It was time to make a turkey pasture, so they could be outdoors all the time. The trouble was, when the turkeys were in this teenager stage, they were still light enough to fly out of the fence, so I had to cover their whole outdoor pen with chicken wire to keep them from wandering my suburban neighborhood while I was gone. But they were outside in the sun and fresh air, able to exercise and forage. I made this work until they grew to a weight that kept them mostly grounded, and then I put them in the pasture with my goats. The goats and turkeys made for quite a sight grazing and wandering in the pasture together. At feeding time though, the goats became jealous with rage over the turkey’s high protein crumbles. They headbutted and crashed through the turkeys to get their feed. This was not going to work. I had to round up either the turkeys or the goats, so that I could make sure my turkeys were gaining weight for harvesting time. They could subsist on grazing and scavenging, but not thrive and grow massive and plump without their higher protein feed.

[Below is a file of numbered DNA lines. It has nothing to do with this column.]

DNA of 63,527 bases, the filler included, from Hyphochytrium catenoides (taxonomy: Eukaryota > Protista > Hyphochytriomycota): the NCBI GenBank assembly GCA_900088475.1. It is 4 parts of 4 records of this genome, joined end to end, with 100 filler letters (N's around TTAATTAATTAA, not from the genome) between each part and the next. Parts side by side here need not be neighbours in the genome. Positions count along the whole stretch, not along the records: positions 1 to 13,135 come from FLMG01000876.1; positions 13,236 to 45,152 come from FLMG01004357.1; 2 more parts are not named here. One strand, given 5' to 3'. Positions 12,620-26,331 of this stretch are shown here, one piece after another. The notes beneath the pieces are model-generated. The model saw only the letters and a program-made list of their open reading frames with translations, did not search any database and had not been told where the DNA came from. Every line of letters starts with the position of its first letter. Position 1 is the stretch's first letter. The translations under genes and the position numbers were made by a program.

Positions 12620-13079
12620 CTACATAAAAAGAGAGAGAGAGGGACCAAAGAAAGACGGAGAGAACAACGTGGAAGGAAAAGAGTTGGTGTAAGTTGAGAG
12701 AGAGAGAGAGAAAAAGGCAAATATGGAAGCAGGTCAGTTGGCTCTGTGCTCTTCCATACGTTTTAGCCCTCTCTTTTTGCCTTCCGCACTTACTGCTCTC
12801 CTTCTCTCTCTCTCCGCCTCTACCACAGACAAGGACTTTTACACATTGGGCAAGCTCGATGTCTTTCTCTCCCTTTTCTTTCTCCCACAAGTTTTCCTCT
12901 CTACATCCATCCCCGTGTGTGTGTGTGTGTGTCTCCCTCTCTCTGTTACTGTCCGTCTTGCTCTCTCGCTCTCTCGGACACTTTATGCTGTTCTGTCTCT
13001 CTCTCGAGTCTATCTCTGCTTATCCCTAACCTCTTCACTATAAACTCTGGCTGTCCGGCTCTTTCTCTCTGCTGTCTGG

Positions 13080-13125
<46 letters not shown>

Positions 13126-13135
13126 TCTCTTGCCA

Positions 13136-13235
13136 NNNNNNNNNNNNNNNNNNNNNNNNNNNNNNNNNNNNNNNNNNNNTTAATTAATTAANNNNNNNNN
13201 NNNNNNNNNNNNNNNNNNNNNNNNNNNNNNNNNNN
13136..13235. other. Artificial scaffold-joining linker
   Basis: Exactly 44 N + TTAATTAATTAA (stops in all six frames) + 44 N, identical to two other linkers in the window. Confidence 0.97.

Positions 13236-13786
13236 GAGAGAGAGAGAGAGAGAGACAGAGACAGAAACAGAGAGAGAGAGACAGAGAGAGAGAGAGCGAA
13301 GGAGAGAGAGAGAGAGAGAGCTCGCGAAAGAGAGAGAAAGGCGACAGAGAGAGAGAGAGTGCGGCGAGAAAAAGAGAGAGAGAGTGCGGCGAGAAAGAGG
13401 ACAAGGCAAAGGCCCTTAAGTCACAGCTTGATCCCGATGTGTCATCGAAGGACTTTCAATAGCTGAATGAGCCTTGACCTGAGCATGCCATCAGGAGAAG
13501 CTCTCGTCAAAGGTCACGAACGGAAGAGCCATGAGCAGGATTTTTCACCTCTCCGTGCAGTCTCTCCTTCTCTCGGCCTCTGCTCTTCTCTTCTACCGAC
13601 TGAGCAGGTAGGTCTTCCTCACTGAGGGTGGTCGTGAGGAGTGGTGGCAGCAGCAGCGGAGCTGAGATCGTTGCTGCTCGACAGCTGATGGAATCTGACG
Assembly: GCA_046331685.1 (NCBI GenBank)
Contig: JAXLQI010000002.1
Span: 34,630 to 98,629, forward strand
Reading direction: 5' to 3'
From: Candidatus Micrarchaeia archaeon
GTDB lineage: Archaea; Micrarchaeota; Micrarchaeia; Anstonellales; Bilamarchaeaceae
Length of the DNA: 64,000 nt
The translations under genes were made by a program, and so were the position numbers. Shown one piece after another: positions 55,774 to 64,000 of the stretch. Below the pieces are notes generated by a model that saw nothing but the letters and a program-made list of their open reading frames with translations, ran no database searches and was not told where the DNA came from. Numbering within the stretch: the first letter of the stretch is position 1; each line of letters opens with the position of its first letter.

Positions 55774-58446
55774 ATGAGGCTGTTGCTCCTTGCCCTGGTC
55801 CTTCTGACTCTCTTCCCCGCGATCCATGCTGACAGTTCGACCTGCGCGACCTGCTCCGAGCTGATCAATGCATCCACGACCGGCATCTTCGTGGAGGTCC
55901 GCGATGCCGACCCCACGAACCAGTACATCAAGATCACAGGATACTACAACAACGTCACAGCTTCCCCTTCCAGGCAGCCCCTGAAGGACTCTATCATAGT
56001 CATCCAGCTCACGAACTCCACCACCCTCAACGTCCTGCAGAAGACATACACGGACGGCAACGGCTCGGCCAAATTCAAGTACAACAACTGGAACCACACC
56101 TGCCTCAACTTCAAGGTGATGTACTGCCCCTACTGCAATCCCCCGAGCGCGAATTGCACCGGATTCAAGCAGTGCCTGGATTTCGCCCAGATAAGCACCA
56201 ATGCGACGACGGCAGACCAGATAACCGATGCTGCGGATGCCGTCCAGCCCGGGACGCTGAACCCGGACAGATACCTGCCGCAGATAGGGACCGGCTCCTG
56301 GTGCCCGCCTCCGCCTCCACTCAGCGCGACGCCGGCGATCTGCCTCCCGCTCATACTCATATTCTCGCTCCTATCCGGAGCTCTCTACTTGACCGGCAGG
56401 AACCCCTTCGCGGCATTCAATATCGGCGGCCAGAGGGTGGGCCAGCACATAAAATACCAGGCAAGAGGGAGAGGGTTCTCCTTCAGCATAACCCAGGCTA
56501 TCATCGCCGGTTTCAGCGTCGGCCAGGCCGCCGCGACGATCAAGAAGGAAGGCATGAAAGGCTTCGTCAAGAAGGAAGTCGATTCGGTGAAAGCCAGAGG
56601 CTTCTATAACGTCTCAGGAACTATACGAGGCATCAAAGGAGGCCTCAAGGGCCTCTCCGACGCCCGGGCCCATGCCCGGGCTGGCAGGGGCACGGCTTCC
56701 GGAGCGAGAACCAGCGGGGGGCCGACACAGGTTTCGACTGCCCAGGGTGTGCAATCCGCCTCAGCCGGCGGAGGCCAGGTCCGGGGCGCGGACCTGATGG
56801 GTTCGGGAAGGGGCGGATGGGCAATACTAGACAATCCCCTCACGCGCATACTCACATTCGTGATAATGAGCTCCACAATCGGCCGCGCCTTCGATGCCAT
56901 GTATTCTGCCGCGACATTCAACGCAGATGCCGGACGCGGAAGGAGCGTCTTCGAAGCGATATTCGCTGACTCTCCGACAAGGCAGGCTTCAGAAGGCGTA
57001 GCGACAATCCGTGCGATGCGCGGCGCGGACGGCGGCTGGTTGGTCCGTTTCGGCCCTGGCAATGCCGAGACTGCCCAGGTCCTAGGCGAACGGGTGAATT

Another customer of the feedstore had ordered heritage breed turkey babies that spring, but had put the word out with the manager that they were looking for a home for them, as they couldn’t bear the thought of butchering their pets. He called me to see if I was interested. Yes please! I loved raising turkeys and so I took on their 5 beautiful heritage breed birds, with the promise that I would prepare one of them for their Thanksgiving as a trade. One of the turkeys appeared to be a female Bourbon Red, and so in a dash of crazy, I decided maybe I should look for a partner for her, a tom turkey, so I could breed heritage turkeys myself. I found a breeder selling toms of the same breed in Iowa, near to where my raw milk loving friend had moved to start her own homestead. I asked her if there was anyway she would be interested in picking up and delivering to me a big, live tom turkey? Being an adventurous woman, she agreed. About a week later, she met me at the co-op where I was working with a giant red tom turkey hog-tied by his ankles in a big box. That’s one way to transport a turkey!